|Cai Yuping (L), an inheritor of Daur folk song, sings a folk song with a relative at her home in Tacheng, northwest China's Xinjiang Uygur Autonomous Region, Feb. 14, 2021. [Xinhua/Shadati]|
URUMQI, Sept. 11 (Xinhua) — Cai Yuping, 60, still cherishes a fond childhood memory of listening to a traditional folk song of the Daur ethnic group titled "Home of colorful clouds," which portrays a purple mountain valley embraced by a long and blue river and gold-like fields dotted with silver-like pastures.
Born in the only Daur ethnic township in northwest China's Xinjiang Uygur Autonomous Region, Cai first heard the song from her parents who would play the harmonica and dance to the music after a long day of farming.
As a child, Cai showed great talent in singing and dancing, and dreamed for many years of becoming a performer. However, her parents rejected the idea of her following such a career, and so it was only in her forties that she was able to fulfill her passion for the performing arts.
Having already married and raised her children, Cai joined a local troupe that specialized in the folk arts of her ethnic group, finally becoming an amateur performer.
"Even after so many years, I have never forgotten my love of singing and dancing," she said, adding that she is now dedicated to protecting and passing on the folk music of the Daur people. She collects and archives old songs, as well as adapting existing songs and writing new ones.
The Daur ethnic group has a long history, mainly residing in China's Inner Mongolia Autonomous Region in the north and Heilongjiang Province in the northeast. Some others, including Cai's family, live in the city of Tacheng, Xinjiang.
In 2008, the Daur folk song was listed as a national intangible cultural heritage of China, while those folk songs in Tacheng became a regional intangible cultural heritage in Xinjiang in 2018.
"When it comes to how to promote the folk songs, my idea and practice is to create some new accompaniments to the folk songs — adding some trendy rhythms that young people like, which will attract more to appreciate the old songs, while writing beautiful and moving lyrics," Cai said.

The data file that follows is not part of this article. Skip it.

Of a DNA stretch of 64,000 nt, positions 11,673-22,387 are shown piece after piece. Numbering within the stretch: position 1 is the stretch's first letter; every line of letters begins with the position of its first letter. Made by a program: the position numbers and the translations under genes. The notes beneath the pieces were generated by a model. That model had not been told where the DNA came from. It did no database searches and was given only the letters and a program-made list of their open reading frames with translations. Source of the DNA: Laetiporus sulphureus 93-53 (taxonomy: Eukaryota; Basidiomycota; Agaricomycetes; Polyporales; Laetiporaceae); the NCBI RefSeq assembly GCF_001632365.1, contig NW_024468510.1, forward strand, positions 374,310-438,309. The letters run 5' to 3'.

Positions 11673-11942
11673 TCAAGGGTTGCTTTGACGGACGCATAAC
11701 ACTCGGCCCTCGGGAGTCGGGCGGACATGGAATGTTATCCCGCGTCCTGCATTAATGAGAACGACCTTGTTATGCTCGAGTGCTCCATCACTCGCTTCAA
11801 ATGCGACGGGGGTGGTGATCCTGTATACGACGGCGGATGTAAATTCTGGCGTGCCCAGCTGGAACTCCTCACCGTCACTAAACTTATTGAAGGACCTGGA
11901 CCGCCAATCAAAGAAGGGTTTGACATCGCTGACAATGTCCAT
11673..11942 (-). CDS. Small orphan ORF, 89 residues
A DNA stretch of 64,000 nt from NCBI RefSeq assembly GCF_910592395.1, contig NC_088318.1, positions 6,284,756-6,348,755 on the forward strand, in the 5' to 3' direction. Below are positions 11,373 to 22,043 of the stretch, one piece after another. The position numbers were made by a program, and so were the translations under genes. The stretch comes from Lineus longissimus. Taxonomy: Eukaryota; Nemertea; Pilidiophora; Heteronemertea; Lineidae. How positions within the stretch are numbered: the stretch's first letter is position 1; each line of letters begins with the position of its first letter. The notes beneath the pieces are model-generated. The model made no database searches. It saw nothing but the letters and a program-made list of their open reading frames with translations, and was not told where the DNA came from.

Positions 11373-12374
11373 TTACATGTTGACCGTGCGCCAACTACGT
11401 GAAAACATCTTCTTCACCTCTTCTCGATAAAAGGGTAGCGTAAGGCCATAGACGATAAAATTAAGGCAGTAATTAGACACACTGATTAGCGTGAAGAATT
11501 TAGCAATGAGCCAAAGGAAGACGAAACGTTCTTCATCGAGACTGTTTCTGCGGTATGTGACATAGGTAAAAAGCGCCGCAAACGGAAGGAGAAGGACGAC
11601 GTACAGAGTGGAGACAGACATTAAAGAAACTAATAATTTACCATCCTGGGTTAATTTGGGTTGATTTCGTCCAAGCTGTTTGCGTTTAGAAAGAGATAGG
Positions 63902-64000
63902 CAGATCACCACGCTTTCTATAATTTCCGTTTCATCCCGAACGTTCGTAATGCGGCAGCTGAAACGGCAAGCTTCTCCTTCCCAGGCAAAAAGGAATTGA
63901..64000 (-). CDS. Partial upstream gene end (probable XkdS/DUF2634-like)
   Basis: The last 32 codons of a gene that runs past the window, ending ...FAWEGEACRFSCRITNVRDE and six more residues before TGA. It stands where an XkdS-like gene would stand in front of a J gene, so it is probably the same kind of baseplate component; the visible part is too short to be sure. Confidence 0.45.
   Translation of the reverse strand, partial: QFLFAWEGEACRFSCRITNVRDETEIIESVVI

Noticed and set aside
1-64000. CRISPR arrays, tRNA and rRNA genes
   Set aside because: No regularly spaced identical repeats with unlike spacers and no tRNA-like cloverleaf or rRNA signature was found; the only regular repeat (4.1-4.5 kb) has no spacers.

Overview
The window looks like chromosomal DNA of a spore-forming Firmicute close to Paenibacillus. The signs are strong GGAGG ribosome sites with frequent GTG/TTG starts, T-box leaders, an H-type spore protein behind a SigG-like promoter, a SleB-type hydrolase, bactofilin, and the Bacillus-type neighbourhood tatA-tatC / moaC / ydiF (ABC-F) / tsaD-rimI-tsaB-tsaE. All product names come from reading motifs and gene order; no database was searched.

Cai is not only a well-known local singer of the Daur songs, but also officially recognized by the autonomous region as an inheritor of the folk-song heritage.
"Although our ethnic group has a very limited population, we live in such a multi-ethnic area and get along very well with all the other ethnic groups. I am proud of the happy life in my harmonious hometown," said the senior artist, adding that this united and beautiful new life continues to offer inspiration for her songwriting efforts.
In 2021, the songwriter participated in a folk song festival in southwest China's Chongqing Municipality, taking to the stage with her newly adapted series of Daur folk songs. During the event, she met 42 performing teams from across China and experienced their unique creative styles.
"I learned a Tibetan folk song during the festival. It was composed of several short and delicate passages, which meant the whole song could be easily appreciated and spread. It is a new form that I can learn from," Cai said.
In recent years, the city of Tacheng has launched various inheritance and training courses for the Daur ethnic folk songs, with Cai performing the role of teacher.
"I believe that inheritance still depends on the younger generations. Many college students learn from me during their summer and winter breaks, and I'm also learning about their popular music and their favorite forms of communication," Cai explained.
"Meanwhile, I'm so glad that the old Daur folk songs now have new inheritors," said Cai.
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